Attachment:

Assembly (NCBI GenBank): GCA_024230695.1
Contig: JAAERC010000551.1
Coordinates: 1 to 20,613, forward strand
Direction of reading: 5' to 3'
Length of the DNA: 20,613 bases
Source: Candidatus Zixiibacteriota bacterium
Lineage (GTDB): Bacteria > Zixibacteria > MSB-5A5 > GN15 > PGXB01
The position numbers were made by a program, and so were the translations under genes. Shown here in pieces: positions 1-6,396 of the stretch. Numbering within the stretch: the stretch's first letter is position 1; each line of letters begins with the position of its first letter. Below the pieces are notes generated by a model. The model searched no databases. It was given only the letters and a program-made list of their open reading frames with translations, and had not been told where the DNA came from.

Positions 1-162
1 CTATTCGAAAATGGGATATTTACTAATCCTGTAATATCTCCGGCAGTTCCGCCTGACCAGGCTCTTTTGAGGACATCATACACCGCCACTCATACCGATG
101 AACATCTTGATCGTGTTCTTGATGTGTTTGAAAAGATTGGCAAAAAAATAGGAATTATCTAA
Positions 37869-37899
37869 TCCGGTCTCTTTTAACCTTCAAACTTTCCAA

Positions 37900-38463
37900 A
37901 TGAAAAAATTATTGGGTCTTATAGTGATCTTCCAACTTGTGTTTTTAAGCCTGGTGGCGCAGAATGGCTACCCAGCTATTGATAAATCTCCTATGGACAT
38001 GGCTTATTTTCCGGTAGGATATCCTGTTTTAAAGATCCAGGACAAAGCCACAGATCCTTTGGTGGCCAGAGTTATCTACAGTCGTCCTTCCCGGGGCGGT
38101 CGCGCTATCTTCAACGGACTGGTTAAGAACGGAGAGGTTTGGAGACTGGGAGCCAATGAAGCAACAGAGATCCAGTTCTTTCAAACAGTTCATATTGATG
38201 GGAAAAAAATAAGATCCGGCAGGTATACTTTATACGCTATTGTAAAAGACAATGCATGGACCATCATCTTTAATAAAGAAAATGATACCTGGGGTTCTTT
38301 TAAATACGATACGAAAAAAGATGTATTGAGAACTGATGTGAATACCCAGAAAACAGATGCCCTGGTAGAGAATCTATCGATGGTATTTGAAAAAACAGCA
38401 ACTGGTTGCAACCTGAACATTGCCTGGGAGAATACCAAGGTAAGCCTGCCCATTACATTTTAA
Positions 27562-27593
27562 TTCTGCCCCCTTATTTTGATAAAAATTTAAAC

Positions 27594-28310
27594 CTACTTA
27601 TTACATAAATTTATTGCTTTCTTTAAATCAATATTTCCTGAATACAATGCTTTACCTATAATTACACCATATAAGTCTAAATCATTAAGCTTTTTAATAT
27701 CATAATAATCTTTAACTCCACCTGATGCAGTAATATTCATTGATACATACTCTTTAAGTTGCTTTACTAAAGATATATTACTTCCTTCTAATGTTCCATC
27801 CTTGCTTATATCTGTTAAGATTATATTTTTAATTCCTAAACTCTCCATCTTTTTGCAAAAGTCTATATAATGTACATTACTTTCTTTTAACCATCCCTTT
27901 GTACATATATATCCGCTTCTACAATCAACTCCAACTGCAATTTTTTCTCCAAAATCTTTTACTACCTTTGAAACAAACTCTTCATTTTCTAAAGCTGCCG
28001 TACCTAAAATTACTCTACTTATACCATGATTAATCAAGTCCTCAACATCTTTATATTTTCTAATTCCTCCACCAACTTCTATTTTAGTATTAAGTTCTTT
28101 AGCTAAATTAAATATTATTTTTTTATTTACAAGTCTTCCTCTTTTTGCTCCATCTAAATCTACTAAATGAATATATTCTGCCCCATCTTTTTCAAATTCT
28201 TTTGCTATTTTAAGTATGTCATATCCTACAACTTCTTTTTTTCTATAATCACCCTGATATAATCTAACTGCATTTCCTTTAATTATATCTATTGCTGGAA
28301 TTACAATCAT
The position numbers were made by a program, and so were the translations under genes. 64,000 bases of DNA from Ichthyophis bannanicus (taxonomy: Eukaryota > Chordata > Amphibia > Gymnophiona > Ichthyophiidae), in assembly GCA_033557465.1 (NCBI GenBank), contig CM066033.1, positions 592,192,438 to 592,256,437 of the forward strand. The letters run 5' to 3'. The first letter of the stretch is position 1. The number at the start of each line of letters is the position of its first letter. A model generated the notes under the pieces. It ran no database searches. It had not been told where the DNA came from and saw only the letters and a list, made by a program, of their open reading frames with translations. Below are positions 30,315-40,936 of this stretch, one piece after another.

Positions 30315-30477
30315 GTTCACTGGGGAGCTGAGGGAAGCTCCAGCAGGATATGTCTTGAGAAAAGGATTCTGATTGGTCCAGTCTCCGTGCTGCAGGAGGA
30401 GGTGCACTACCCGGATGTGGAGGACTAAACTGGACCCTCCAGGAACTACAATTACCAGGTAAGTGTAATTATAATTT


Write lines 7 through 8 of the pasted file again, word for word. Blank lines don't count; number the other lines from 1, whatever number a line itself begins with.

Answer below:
Lineage (GTDB): Bacteria > Zixibacteria > MSB-5A5 > GN15 > PGXB01
The position numbers were made by a program, and so were the translations under genes. Shown here in pieces: positions 1-6,396 of the stretch. Numbering within the stretch: the stretch's first letter is position 1; each line of letters begins with the position of its first letter. Below the pieces are notes generated by a model. The model searched no databases. It was given only the letters and a program-made list of their open reading frames with translations, and had not been told where the DNA came from.